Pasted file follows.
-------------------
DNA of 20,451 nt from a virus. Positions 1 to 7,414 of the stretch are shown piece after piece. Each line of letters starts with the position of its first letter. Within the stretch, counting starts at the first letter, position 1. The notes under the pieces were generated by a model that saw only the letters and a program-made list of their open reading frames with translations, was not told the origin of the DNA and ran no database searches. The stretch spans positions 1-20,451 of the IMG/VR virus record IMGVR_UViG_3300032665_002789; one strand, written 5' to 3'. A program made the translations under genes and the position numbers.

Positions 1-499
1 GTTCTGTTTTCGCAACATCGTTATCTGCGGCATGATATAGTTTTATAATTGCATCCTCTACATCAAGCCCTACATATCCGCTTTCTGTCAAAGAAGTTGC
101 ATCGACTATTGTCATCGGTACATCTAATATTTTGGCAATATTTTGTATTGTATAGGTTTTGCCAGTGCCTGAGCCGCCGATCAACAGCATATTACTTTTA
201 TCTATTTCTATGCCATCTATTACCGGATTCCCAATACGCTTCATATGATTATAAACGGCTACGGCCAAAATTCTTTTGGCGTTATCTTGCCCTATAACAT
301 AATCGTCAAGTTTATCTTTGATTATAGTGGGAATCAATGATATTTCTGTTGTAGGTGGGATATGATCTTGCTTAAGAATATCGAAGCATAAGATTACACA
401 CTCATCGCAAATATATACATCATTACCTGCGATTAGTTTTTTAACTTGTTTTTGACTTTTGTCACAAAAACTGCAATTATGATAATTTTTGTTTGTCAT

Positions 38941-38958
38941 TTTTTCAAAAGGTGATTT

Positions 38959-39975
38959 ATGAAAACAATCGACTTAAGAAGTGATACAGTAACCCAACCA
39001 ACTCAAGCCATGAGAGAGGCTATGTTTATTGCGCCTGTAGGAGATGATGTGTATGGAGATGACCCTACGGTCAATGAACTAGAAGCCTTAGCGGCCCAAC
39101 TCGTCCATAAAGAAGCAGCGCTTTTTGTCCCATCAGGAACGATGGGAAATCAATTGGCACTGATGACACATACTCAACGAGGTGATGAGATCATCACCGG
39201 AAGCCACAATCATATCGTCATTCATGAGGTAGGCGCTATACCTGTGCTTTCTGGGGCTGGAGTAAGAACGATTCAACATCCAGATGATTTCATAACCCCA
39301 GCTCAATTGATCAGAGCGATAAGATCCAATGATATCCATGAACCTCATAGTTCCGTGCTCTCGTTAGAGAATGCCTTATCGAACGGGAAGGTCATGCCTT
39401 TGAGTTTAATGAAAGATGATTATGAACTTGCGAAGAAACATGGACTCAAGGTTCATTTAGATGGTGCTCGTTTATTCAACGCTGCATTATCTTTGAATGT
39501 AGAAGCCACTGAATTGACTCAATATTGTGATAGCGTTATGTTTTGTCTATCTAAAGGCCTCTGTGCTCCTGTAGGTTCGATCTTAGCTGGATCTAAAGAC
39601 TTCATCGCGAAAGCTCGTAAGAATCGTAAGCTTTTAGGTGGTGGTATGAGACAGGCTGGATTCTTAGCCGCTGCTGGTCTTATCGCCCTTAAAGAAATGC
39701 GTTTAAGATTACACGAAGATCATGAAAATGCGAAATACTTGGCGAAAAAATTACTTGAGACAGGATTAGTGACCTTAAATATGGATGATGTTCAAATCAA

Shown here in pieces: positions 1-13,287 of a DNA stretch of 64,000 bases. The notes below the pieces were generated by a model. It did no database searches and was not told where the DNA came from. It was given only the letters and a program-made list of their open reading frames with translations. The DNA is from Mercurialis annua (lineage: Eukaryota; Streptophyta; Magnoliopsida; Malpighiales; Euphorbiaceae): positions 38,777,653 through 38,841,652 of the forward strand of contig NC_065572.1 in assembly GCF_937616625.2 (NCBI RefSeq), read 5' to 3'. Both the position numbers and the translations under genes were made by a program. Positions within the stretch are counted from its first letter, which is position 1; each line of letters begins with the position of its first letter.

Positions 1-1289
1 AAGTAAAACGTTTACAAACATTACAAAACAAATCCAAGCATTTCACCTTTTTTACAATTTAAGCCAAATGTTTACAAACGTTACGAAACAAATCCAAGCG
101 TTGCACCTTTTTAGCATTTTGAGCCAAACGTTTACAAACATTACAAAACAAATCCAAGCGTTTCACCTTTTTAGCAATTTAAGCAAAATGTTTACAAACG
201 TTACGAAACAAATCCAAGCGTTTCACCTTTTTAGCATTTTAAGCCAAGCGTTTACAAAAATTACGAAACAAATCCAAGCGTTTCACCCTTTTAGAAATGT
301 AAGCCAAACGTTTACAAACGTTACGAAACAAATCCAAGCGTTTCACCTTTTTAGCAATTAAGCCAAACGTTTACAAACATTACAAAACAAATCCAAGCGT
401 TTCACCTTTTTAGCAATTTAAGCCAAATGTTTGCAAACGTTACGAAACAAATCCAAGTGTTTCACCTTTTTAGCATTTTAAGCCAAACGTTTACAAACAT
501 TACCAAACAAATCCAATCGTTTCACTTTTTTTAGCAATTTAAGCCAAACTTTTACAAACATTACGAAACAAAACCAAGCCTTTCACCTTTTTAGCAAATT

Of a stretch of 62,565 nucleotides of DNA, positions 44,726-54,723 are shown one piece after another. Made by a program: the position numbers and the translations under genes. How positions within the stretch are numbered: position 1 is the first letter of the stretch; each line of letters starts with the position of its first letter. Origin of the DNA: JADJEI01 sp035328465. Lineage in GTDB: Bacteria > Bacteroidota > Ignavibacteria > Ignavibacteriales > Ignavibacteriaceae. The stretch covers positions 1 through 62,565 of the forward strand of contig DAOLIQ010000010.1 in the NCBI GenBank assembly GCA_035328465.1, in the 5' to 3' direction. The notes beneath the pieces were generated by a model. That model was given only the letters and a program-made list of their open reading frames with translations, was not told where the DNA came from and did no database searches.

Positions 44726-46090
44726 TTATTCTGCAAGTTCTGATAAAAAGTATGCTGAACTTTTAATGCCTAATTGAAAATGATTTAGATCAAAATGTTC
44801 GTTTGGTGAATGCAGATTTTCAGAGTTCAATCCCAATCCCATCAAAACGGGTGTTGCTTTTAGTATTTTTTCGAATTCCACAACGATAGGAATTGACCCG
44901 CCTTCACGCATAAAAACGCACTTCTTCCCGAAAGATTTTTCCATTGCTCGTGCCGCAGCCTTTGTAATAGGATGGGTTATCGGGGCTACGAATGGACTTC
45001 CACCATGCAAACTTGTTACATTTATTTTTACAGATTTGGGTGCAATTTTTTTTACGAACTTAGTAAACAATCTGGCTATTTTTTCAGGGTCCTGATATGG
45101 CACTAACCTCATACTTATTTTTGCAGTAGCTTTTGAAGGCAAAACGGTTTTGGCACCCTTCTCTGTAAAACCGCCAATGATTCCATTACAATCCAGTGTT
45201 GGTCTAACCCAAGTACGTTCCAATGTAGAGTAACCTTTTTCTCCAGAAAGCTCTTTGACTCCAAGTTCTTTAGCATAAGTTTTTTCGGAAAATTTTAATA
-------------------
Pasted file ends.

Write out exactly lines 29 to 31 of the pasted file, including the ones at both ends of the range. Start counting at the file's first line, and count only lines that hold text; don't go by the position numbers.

Positions 44726-46090
44726 TTATTCTGCAAGTTCTGATAAAAAGTATGCTGAACTTTTAATGCCTAATTGAAAATGATTTAGATCAAAATGTTC
44801 GTTTGGTGAATGCAGATTTTCAGAGTTCAATCCCAATCCCATCAAAACGGGTGTTGCTTTTAGTATTTTTTCGAATTCCACAACGATAGGAATTGACCCG